Let Simelane pay for ConCourt appeal, says DA
The DA wants Menzi Simelane to pay for the appeal against the ruling invalidating his appointment as NPA boss, but the Constitutional Court is required to review the case anyway.
The government should not cover the costs of the appeal against the ruling that Menzi Simelane’s appointment as national director of public prosecutions was unconstitutional, the Democratic Alliance (DA) said on Monday.
On Monday, the DA’s James Selfe called for Simelane to fund the appeal out of his own pocket, despite the fact that the Constitutional Court is required, in terms of Section 167 (5) of the Constitution, to review any court rulings that overturned a presidential decision, regardless of whether the individuals involved appeal the ruling themselves.
Selfe said in a statement: “Advocate Simelane is obviously entitled, as anyone else living in a constitutional state, to appeal this judgement. But if he no longer holds a position as an official of the government, he is not entitled to fund his appeal at state expense.”
Selfe said the notice of the appeal issued by the state attorney implied that the state would cover Simelane’s costs.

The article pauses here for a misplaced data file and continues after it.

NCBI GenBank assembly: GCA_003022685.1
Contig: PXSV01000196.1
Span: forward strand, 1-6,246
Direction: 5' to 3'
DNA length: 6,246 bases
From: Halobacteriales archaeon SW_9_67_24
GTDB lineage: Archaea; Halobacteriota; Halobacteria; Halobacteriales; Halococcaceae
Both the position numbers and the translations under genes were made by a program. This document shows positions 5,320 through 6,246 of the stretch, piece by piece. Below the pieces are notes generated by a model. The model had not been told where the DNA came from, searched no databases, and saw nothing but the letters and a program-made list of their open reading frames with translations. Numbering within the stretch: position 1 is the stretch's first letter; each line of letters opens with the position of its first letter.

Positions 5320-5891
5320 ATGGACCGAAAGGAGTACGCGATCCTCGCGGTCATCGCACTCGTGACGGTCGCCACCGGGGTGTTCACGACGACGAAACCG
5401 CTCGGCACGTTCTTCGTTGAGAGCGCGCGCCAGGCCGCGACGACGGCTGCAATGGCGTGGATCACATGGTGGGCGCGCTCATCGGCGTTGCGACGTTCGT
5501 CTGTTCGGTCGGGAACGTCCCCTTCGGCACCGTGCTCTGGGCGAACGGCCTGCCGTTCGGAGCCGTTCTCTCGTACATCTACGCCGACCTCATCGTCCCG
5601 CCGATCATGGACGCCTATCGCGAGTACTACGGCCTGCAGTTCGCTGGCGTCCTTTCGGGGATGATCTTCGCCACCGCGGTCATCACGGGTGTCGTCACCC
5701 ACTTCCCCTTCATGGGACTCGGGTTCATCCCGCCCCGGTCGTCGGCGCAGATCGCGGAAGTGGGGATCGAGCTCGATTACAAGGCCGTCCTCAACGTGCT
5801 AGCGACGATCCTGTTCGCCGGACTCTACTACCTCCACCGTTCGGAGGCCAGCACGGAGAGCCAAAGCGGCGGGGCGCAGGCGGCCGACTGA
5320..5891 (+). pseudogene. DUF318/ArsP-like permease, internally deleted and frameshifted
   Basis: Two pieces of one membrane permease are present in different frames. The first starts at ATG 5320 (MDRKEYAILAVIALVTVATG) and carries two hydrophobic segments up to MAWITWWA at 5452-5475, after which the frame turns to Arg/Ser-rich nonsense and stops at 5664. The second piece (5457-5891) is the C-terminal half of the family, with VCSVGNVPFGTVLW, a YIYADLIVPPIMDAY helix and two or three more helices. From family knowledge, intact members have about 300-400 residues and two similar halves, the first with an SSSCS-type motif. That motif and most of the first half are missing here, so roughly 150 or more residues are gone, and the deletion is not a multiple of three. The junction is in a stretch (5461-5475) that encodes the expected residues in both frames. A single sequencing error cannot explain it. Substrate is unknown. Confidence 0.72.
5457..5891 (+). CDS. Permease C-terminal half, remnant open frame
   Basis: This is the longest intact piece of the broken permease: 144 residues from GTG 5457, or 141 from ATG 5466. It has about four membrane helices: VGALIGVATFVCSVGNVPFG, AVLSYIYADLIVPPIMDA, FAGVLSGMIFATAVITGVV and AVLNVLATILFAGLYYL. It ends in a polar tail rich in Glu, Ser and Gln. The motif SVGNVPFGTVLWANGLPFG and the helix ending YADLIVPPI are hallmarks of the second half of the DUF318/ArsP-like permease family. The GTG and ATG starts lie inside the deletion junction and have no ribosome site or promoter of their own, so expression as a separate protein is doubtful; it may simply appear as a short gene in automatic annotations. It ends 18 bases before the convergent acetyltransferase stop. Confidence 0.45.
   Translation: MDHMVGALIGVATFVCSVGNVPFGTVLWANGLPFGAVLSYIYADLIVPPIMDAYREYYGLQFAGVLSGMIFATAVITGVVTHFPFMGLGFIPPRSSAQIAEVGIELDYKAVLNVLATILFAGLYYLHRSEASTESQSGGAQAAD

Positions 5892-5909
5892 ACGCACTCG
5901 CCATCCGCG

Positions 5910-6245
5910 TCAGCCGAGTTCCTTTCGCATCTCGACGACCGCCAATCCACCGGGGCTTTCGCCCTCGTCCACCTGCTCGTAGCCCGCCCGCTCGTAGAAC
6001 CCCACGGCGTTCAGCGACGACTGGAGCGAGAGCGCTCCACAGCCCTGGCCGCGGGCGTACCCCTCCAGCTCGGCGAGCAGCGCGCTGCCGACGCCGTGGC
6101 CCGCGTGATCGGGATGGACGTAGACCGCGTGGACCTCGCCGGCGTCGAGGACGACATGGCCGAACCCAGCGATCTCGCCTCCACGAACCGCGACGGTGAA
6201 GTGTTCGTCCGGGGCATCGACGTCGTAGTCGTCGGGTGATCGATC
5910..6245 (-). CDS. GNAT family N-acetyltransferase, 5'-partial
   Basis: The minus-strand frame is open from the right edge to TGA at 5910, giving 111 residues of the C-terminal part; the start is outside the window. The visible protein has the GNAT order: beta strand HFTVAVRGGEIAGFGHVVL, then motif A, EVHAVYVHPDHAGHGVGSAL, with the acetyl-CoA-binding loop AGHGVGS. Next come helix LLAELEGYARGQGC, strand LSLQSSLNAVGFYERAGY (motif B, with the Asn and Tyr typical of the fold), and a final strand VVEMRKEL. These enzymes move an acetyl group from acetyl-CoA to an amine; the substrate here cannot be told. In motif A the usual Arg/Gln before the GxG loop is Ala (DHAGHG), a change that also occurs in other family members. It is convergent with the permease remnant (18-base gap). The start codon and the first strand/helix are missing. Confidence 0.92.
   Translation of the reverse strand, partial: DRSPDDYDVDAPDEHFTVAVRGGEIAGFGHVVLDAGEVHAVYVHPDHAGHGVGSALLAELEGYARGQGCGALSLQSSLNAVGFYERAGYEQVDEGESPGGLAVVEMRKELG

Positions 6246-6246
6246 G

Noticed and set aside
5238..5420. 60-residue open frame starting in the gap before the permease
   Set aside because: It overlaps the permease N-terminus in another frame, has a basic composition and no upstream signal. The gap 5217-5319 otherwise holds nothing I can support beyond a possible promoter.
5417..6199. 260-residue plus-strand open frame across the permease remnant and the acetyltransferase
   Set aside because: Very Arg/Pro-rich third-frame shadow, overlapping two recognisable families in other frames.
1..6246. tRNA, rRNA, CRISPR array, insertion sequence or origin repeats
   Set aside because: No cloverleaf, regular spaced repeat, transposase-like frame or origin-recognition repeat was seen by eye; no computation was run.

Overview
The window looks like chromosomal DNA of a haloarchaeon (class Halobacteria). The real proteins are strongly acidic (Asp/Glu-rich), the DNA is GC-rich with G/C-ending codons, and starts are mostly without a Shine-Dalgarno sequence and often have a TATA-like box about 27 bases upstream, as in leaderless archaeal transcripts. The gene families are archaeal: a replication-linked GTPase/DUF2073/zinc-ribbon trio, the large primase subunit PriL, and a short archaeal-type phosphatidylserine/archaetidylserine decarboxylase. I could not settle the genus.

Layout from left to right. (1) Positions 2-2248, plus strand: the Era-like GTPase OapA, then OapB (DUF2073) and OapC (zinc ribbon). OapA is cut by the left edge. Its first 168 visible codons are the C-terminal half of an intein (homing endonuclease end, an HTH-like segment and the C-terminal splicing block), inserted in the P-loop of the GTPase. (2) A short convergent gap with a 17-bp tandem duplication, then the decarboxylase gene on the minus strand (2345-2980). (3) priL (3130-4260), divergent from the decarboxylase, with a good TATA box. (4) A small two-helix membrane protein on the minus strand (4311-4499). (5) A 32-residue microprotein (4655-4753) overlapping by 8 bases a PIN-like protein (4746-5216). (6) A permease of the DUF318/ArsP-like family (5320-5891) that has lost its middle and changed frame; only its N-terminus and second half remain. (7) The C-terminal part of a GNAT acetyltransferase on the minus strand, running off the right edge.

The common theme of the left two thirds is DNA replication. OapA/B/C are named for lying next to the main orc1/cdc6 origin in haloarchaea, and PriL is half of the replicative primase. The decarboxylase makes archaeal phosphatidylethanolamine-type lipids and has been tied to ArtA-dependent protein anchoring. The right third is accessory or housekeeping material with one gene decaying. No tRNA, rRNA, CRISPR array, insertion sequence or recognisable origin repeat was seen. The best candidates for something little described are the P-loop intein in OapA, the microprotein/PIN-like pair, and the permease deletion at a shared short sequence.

‘Abuse of public funds’
“This constitutes an abuse of public funds, and Advocate Simelane should either foot the bill for his appeal himself, or, like the president, abide by the decision of the Supreme Court of Appeal,” he said.
However, Simelane still formally holds the position.
He has been placed on special leave by President Jacob Zuma, pending the outcome of the Constitution Court’s review of the SCA’s ruling.
The SCA ruled unanimously on December 1 that Simelane’s appointment as national director of public prosecutions was unconstitutional.
President Jacob Zuma accepted the ruling on December 23 and appointed Simelane’s deputy Nomgcobo Jiba to act in the post.
Simelane was placed on special leave pending a review by the Constitutional Court of the ruling.
In a statement last week clarifying Zuma’s decision to place Simelane on leave, it was revealed that Justice Minister Jeff Radebe would “pursue the matter” in the hopes of “seeking clarity”.
“There are questions that require clarification by the Constitutional Court. It is not automatic that once the matter goes to that court it will endorse things the way we see it—it may change certain positions,” presidential spokesperson Mac Maharaj told the Mail & Guardian when quizzed about Zuma’s next move.
In other words, even though Zuma dropped his court challenge, the SCA’s ruling could still be overturned.
As such, Simelane remains in his post until the Constitutional Court passes judgment on the the SCA’s December 1 ruling.
A date has yet to be set by the court to hear the matter.—Additional reporting by Sapa